Hi,

2010/10/8 "Martin J. Dst" <duerst / it.aoyama.ac.jp>:
> I would understand that if it were [a, b, c].included? x
> But it's include?, so the order seems just fine. Easy to read as
> "does [a, b, c] include x?". Any other order would feel strange, wouldn't
> it?

I'm not talking about English, but a "subject" of a sentence.
Because I think that the "subject" of this sentence is "x", I want to
write "x" first, such as "is x included in [a, b, c]?".

Consider Python's join:  '-'.join(["a", "b", "c"])
I think that it is awkward NOT because it is unnatural English word order,
but because an array (that is the "subject" of this sentence) appears
later.


> Also, an 'in?' method on Object has been proposed, so that you can write
> x.in? [a, b, c]
> That's very short, and fully object oriented pure Ruby, no syntactic sugar
> necessary.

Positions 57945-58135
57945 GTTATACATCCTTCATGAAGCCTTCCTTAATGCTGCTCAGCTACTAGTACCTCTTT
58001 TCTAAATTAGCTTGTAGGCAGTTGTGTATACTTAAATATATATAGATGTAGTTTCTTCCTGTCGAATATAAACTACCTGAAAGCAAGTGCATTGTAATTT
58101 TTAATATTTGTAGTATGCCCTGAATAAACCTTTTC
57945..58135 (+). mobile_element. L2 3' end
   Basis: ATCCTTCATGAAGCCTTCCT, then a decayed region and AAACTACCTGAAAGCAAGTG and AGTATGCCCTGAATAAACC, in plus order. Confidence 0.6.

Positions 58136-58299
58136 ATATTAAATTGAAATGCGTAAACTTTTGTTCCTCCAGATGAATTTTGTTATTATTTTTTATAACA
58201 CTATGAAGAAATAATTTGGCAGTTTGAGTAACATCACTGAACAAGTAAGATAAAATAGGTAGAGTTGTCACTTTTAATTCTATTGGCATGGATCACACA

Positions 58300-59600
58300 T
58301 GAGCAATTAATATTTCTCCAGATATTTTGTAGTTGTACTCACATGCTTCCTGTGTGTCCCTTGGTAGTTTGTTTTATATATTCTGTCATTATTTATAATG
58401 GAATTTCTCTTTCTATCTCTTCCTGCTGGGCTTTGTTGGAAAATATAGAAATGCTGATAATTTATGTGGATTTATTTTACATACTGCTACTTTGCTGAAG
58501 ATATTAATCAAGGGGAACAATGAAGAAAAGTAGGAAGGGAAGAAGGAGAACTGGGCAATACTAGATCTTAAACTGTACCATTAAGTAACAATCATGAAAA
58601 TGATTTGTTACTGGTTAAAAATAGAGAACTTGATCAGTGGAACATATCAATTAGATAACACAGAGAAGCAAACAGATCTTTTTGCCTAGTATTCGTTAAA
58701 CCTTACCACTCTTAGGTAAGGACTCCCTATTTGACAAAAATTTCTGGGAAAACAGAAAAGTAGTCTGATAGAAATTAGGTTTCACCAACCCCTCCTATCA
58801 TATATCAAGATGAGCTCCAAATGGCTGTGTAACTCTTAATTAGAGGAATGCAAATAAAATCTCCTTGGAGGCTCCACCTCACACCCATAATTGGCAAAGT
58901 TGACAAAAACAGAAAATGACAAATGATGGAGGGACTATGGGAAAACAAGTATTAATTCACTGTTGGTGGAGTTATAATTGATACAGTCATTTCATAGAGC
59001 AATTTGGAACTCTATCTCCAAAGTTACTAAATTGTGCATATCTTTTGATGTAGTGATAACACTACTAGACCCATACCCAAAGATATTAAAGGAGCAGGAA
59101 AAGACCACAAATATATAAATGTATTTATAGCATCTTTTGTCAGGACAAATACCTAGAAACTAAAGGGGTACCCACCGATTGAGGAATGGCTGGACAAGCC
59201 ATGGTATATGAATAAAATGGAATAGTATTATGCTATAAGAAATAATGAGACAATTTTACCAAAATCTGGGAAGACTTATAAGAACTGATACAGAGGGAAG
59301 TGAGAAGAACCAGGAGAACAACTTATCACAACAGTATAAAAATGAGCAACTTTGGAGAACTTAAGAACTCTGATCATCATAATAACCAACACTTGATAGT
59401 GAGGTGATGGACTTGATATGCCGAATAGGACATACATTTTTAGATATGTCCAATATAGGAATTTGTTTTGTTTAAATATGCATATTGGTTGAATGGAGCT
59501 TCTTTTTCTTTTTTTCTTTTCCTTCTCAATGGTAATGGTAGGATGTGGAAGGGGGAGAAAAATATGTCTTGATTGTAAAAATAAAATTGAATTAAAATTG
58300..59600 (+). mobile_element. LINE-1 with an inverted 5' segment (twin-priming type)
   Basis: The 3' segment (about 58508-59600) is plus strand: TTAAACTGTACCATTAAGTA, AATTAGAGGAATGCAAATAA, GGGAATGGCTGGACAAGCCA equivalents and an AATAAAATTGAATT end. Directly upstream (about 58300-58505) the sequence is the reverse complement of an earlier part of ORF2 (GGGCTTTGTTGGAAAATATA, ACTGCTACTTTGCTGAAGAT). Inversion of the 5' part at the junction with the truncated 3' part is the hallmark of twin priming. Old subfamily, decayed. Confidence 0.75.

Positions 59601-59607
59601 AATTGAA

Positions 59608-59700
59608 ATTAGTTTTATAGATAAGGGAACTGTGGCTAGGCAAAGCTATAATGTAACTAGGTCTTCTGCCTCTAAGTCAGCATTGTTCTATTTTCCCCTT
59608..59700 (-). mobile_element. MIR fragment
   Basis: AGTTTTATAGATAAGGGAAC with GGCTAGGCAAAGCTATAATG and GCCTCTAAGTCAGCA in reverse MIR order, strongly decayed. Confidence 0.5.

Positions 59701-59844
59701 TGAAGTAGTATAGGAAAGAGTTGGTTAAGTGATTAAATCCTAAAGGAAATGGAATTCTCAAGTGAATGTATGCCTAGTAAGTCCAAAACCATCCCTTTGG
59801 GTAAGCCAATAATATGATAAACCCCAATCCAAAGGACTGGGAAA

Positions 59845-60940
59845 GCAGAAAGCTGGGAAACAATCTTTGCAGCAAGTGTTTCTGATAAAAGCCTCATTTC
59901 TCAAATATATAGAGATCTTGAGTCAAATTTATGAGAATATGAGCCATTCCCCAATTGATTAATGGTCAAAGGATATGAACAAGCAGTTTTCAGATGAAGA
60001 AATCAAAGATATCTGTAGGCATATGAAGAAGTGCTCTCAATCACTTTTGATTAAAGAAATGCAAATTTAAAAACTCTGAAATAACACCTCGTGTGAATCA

Some people say that it is against OO.  They say that Object class should
not have "in?" method because "in?" is not a property of Object.
Personally, I'm not against Object#in?, but I can also understand their
opinions.


>> 2) the idiom is too long (even though it is often used)
>
> I don't think Ruby method names are optimized according to usage frequency.

Though there are many exceptions, Ruby certainly has a design principle
("akr theory" called in [ruby-dev:33558]) that encouraged methods should
have short names.

An extreme example is [ruby-dev:33553].  matz once suggested String#sg
that is a reformed version of String#gsub.  Though it was not committed.


> Another way to do it would be:
> ase http_request.http_method
> hen :get, :post, :put, :delete
> ..
> nd

I agree that case statement is a good idea.  When I imformally suggested
"in?" operator (on IRC or twitter), some people also suggested me to use
case statement, and I was satisfied once.

But there is still two problems; case cannot be postpositive, and cannot
be used in else clauses (like "elsif").


An extreme example again: I heard that Sasada-san even created a patch for
postpositive case statement:

  p "foo" case http_request.http_method when :get, :post, :put, :delete

I believe that this shows that many people suffer from the word order
problem, though "in" operator is much better than this syntax :-)

-- 
Yusuke Endoh <mame / tsg.ne.jp>